Impact and Modifiers of Ventricular Pacing in Patients With Single Ventricle Circulation.

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DOI: 10.1016/j.jacc.2022.05.053


Background: Palliation of the single ventricle (SV) circulation is associated with a burden of lifelong complications. Previous studies have identified that the need for a permanent ventricular pacing system (PPMv) may be associated with additional adverse long-term outcomes.

Objectives: The goal of this study was to quantify the attributable risk of PPMv in patients with SV, and to identify modifiable risk factors.

Methods: This international study was sponsored by the Pediatric and Congenital Electrophysiology Society. Centers contributed baseline and longitudinal data for functionally SV patients with PPMv. Enrollment was at implantation. Controls were matched 1:1 to PPMv subjects by ventricular morphology and sex, identified within center, and enrolled at matched age. Primary outcome was transplantation or death.

Results: In total, 236 PPMv subjects and 213 matched controls were identified (22 centers, 9 countries). Median age at enrollment was 5.3 years (quartiles: 1.5-13.2 years), follow-up 6.9 years (3.4-11.6 years). Median percent ventricular pacing (Vp) was 90.8% (25th-75th percentile: 4.3%-100%) in the PPMv cohort. Across 213 matched pairs, multivariable HR for death/transplant associated with PPMv was 3.8 (95% CI 1.9-7.6; P < 0.001). Within the PPMv population, higher Vp (HR: 1.009 per %; P = 0.009), higher QRS z-score (HR: 1.19; P = 0.009) and nonapical lead position (HR: 2.17; P = 0.042) were all associated with death/transplantation.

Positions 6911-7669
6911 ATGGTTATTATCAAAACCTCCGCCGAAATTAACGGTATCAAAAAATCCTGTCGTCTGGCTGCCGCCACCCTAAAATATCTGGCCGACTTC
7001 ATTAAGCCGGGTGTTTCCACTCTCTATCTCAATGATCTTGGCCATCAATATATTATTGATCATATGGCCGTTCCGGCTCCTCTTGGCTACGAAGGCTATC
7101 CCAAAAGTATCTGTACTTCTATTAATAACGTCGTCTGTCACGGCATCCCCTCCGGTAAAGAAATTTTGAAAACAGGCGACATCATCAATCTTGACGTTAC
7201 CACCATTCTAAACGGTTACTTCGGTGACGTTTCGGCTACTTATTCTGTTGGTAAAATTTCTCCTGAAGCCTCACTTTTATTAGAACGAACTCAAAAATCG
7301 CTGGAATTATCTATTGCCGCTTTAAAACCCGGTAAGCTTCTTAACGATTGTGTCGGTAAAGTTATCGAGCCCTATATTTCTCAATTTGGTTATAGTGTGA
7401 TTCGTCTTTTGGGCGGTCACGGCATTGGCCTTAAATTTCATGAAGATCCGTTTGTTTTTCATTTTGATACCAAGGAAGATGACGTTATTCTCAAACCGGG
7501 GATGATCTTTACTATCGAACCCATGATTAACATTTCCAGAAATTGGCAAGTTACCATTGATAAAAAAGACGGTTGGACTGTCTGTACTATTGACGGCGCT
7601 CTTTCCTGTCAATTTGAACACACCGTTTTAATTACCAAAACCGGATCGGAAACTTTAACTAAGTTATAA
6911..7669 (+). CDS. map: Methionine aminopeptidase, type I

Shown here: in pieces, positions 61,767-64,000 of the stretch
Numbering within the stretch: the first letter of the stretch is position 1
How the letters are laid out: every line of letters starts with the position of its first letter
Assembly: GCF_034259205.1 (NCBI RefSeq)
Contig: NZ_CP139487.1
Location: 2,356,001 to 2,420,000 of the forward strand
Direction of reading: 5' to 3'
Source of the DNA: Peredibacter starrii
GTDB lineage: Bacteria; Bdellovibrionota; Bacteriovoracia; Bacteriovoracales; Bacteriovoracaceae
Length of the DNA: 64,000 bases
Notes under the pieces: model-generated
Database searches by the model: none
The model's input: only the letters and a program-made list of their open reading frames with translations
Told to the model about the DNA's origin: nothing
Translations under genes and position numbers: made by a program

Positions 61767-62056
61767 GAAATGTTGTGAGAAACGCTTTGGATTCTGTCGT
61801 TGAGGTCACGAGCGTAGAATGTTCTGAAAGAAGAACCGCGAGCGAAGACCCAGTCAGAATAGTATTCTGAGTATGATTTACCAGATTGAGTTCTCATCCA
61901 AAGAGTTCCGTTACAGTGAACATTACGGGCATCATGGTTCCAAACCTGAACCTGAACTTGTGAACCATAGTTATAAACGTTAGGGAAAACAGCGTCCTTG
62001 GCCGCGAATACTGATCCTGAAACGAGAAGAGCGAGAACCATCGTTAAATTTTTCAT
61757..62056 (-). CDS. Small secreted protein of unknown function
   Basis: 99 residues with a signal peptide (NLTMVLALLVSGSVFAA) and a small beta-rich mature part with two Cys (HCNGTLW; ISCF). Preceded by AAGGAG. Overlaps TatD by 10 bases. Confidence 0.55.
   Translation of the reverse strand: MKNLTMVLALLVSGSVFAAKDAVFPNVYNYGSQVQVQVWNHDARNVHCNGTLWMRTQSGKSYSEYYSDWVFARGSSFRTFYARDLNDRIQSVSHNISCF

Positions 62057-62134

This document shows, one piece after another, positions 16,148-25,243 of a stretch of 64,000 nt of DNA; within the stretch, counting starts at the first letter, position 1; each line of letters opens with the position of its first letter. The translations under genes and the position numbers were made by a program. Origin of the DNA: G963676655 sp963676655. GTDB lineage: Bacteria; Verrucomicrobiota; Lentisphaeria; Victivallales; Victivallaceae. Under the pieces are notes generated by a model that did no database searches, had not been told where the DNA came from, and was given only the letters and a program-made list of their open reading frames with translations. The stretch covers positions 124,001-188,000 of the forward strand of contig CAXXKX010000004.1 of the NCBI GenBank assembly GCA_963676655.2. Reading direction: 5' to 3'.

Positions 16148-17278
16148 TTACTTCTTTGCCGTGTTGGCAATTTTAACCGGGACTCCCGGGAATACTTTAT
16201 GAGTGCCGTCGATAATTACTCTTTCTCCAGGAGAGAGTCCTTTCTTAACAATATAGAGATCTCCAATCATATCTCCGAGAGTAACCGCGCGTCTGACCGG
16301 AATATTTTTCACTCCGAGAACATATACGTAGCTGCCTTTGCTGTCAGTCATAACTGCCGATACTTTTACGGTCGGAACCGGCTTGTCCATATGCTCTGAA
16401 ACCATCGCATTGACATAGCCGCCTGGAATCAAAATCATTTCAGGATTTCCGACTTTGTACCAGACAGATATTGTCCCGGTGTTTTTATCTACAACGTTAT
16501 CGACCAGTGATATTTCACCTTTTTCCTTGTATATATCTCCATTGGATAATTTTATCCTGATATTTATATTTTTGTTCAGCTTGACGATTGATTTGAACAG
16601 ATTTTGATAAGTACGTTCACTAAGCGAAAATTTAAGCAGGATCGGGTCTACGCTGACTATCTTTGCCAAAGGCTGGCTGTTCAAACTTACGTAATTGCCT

Conclusions: PPMv in patients with SV is associated with increased risk of heart transplantation and death, despite controlling for increased associated morbidity of the PPMv cohort. Increased Vp, higher QRS z-score, and nonapical ventricular lead position are all associated with higher risk of adverse outcome and may be modifiable risk factors.

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Journal of the American College of Cardiology





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Fontan; Glenn; cardiac resynchronization therapy; cardiac transplant; congenital heart disease; electrical dyssynchrony; heart failure; pediatric; single ventricle

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